Nearly six years ago, NASA launched the Lockheed Martin-built Juno spacecraft on a trajectory to Jupiter. Juno entered orbit around the gas giant last year, and the data from the first round of Juno’s observations have begun to come in. What those data reveal are a surprising new look into a mysterious planet full of otherworldly phenomena. “What we’ve learned so far is Earth-shattering. Or should I say, Jupiter-shattering,” Juno’s principal investigator Scott Bolton stated in a press release. Don't quit your day job, Scott. Leave the humor writing to the experts.
The Juno data show that Jupiter is surrounded by a massive and dynamic magnetic field up to ten times stronger than Earth’s. The strange characteristics of Jupiter’s magnetic field indicate that it may extend far close to the planet’s surface than is typically observed in other planets’ magnetospheres, and NASA scientists aren't sure why.
The Juno data show Jupiter to be a chaotic, violent world wracked by planet-sized storms that rage for thousands of miles through the thick Jovian atmosphere. NASA scientists poring over the Juno data also discovered a giant band of ammonia that cuts across Jupiter’s equator and extends all the way down through the gas giant's atmosphere to Jupiter’s core. That ammonia band separates Jupiter’s two hemispheres, the poles of which differ greatly.
Jupiter's north pole is wracked by strange and mysterious auroras which seem to be composed of entirely different energetic particles than the auroras on Earth. These auroras are far more powerful than Earth’s and seem to be constant.
At Jupiter’s south pole, Earth-sized cyclones spinning dangerously together in tight formations which curiously remain clustered around the pole.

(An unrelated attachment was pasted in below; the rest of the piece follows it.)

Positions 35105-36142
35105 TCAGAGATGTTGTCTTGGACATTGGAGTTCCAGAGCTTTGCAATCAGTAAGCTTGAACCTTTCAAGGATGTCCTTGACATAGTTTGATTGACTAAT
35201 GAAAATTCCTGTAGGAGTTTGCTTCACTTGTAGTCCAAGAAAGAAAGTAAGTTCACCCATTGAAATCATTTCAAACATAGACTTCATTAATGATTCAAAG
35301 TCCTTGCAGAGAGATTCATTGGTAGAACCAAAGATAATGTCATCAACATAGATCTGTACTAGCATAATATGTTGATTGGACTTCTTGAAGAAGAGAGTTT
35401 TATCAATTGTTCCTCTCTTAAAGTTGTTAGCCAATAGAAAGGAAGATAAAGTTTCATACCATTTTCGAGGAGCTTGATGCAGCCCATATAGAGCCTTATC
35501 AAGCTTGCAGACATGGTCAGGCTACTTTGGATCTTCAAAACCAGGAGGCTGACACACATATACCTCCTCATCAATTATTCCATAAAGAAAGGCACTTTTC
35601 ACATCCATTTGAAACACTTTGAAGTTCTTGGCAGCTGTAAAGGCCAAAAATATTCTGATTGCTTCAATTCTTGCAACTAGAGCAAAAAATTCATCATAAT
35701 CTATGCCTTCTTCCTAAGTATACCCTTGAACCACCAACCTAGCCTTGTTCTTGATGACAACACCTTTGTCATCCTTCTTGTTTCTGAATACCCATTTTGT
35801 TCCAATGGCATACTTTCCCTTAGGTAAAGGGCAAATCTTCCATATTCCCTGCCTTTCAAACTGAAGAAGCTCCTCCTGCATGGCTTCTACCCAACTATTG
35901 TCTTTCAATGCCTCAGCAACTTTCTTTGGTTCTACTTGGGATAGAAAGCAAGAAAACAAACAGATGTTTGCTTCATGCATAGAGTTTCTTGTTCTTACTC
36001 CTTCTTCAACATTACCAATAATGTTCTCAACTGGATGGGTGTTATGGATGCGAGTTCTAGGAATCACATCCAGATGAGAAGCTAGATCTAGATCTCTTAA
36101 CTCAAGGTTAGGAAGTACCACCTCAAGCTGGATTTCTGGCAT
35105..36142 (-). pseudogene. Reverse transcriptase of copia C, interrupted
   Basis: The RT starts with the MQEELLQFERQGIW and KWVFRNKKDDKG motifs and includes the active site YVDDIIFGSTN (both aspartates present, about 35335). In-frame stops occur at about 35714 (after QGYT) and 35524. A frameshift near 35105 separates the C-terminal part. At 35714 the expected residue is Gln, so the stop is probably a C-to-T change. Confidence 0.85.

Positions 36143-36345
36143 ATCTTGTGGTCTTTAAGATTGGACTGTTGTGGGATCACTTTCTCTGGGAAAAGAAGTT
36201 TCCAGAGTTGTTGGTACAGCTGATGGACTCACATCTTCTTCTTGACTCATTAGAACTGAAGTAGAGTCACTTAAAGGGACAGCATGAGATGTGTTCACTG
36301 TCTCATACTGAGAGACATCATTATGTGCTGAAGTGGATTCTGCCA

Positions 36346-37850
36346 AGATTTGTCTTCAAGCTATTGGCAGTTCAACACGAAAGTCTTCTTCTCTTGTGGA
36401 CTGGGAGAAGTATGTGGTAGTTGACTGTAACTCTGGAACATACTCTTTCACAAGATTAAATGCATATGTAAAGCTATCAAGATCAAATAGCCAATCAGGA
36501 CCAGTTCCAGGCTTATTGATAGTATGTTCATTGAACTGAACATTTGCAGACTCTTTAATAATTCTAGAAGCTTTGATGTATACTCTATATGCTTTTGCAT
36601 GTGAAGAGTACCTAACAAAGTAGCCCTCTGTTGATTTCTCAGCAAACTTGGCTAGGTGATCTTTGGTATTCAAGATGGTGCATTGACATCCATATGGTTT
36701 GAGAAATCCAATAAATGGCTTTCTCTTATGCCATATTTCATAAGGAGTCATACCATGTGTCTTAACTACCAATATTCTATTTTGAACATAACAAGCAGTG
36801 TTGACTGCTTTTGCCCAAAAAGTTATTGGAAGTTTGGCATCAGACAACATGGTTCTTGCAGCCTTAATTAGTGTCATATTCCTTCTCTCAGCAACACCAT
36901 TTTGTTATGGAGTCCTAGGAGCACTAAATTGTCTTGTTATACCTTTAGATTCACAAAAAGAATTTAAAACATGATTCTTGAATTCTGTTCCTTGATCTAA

Juno lead researcher Scott Bolton says in a NASA press release that the polar storm clusters suggest that we might not know as much about the gas giant as we thought:
We're puzzled as to how they could be formed, how stable the configuration is, and why Jupiter’s north pole doesn't look like the south pole. We knew, going in, that Jupiter would throw us some curves. But now that we are here we are finding that Jupiter can throw the heat, as well as knuckleballs and sliders. There is so much going on here that we didn’t expect that we have had to take a step back and begin to rethink of this as a whole new Jupiter.
Juno’s observations show that Jupiter is about as far from habitable as a planet could be (except for that newly discovered one that’s nearly as hot as the Sun, that is). As our orbital spacecraft and instruments improve, we are beginning to see that we know so, so little about our closest galactic neighbors. Soon after the Juno data came in, two tiny new Jovian moons (technically moonlets) were discovered. Sure, moonlets, intense magnetic storms, and cyclone clusters might not be little green men and women, but each new discovery puts us one step closer to understanding more of our mysterious universe.